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Thread: Photographer's rights to use client's images

  1. #21

    Default Re: Photographer's rights to use client's images

    Quote Originally Posted by dsphotography View Post
    I like to find out about the rights of a photographer to use images he/she shot for a client.

    I recently shot some photos for a client's event at a restaurant. In addition, I helped to shoot some great food pictures served by the restaurant for the client's event.

    The owner of the restaurant hope to use some of my images on their website which I verbally agreed earlier on condition that they give me credit. Having briefly spoken to the client on the night, he said he paid for my service and hence the restaurant should approach him. He even said perhaps the restaurant could reduce the price of the dinner if they want to use the pictures.

    I believe a photographer owns the copyright to any images he/she shot unless he sell the images and give up the copyright.

    Since there is no money exchanged if the restaurant is to use my images it may not be much of an issue. But it will only create bad feeling for my client and affect any future business between him and myself.

    Can any professional photographers comment on this scenerio and your experiences?

    What is Singapore's law governing copyright of images?

    Regards,
    Stan

    That's why agreement and terms of agreement very important. It really depends on what has been agreed with the client, whether you have sold the rights to the images or whether you retain the rights. Copyright remains with the photographer but the right of ownership has to be spelt out or there will be disputes in cases like these. Owning a copyright does not automatically give you publishing and commercial rights.

    Best to get the restaurant to settle with the client. Afterall, if there is no agreement in place, the restaurant owner can choose to prevent the client from using his premises and food for a shoot too.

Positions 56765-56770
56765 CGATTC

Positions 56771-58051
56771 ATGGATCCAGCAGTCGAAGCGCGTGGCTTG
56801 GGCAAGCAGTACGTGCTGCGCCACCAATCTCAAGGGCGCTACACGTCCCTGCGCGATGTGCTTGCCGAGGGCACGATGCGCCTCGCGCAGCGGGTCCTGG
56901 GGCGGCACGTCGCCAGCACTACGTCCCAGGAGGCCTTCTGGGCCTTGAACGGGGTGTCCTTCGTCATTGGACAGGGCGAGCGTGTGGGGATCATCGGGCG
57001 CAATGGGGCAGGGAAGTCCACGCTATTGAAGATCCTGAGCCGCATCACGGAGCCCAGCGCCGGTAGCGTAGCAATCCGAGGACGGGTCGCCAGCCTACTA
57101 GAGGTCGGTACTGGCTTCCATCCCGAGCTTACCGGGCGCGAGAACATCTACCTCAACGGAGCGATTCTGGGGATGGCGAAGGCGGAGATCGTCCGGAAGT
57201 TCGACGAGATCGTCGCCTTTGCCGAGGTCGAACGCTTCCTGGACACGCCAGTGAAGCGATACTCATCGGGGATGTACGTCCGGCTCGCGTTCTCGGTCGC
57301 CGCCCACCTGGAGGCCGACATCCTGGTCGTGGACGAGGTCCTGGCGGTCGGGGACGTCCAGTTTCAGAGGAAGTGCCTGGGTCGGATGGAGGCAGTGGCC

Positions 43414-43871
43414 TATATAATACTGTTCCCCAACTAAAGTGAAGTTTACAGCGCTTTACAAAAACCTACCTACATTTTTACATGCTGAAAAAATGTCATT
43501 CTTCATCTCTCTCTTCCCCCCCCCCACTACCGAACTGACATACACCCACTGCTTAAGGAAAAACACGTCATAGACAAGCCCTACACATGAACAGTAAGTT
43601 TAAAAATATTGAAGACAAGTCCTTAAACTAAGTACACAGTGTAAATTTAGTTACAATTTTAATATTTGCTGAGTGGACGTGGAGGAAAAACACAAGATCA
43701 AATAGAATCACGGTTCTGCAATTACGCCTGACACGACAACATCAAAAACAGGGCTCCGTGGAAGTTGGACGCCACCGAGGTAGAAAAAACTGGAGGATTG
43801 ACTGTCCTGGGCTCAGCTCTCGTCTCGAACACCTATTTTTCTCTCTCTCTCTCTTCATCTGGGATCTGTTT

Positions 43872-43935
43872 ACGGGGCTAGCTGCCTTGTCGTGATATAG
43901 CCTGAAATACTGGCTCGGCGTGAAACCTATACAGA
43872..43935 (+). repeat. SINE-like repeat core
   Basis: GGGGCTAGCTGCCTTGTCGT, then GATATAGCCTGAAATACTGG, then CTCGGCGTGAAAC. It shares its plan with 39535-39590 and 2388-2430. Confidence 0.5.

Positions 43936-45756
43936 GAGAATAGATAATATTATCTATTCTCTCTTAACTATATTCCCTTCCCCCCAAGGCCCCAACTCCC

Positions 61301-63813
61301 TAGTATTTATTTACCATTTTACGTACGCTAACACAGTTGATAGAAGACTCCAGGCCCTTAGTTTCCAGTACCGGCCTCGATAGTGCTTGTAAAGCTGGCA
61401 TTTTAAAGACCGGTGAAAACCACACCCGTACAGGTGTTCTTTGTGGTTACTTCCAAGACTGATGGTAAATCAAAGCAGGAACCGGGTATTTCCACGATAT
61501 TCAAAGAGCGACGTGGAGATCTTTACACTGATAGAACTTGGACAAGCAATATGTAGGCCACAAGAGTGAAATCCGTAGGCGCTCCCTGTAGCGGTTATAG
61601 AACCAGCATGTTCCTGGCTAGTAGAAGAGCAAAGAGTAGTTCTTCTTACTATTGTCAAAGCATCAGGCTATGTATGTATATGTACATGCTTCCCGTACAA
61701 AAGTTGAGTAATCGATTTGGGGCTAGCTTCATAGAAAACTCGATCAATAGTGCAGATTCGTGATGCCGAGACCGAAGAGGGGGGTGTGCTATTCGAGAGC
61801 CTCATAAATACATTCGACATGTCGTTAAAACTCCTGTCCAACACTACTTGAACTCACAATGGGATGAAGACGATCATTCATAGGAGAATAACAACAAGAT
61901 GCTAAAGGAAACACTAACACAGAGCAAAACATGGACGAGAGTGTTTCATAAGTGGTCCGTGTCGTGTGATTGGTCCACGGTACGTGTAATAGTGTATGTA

2. #22

    Default Re: Photographer's rights to use client's images

    Quote Originally Posted by catchlights View Post
    whether you shoot for $1000.00 or $100.00, you still will have to kiss goodbye to your photos.

    so if you really want to keep the copyrights, the most simple way is just shoot for free.
    Unless the contract explicitly say you lose all the copyrights, you still get to keep the copyrights to the photos because you're the one who shot it, someone else cannot claim they shot the images. The person who did the setup owns the copyright for the entire setup. But the one who pays for everything owns all the commercial and publishing rights.

    Like the photos you shot for my family in your studio, I cannot claim the work to be mine even though I have paid you for it. But after paying, we agreed that I now own the rights as to how I want to use them.

    BTW, I'm just an engineer and not someone in the legal profession.

  3. #23
    Moderator catchlights's Avatar
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    Default Re: Photographer's rights to use client's images

    Quote Originally Posted by lsisaxon View Post
    Unless the contract explicitly say you lose all the copyrights, you still get to keep the copyrights to the photos because you're the one who shot it, someone else cannot claim they shot the images. The person who did the setup owns the copyright for the entire setup. But the one who pays for everything owns all the commercial and publishing rights.

    Like the photos you shot for my family in your studio, I cannot claim the work to be mine even though I have paid you for it. But after paying, we agreed that I now own the rights as to how I want to use them.

    BTW, I'm just an engineer and not someone in the legal profession.
    yes, you own the photos which are created by me.

    please read the next post which I taken from my past posting taken from #10 of How now?
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  4. #24
    Moderator catchlights's Avatar
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    Default Re: Photographer's rights to use client's images

    Regarding local copyrights issue, many local photographers have miscoception, we do not follow the copyrights law of US..

    I research the copyrights and ownerships issue on portrait photography, this is what I found

    Ownership

    Generally, the person who created the work (i.e. the author) owns the copyright in the work. However, there are exceptions to this general rule. Some exceptions are:

    Employment: If the work is created by an employee pursuant to the terms of his employment, the employer owns the copyright in the work.

    Special situation for newspaper/magazine/periodical employees: Where an employee of a newspaper, magazine or periodical creates a literary, dramatic or artistic work pursuant to the terms of his employment and for the purpose of publication in a newspaper, magazine or periodical, the proprietor of the newspaper, magazine or periodical owns the copyright in respect of publication in or reproduction for the purpose of publication in any newspaper, magazine or periodical. The employee owns the remaining rights that make up the copyright bundle of exclusive rights.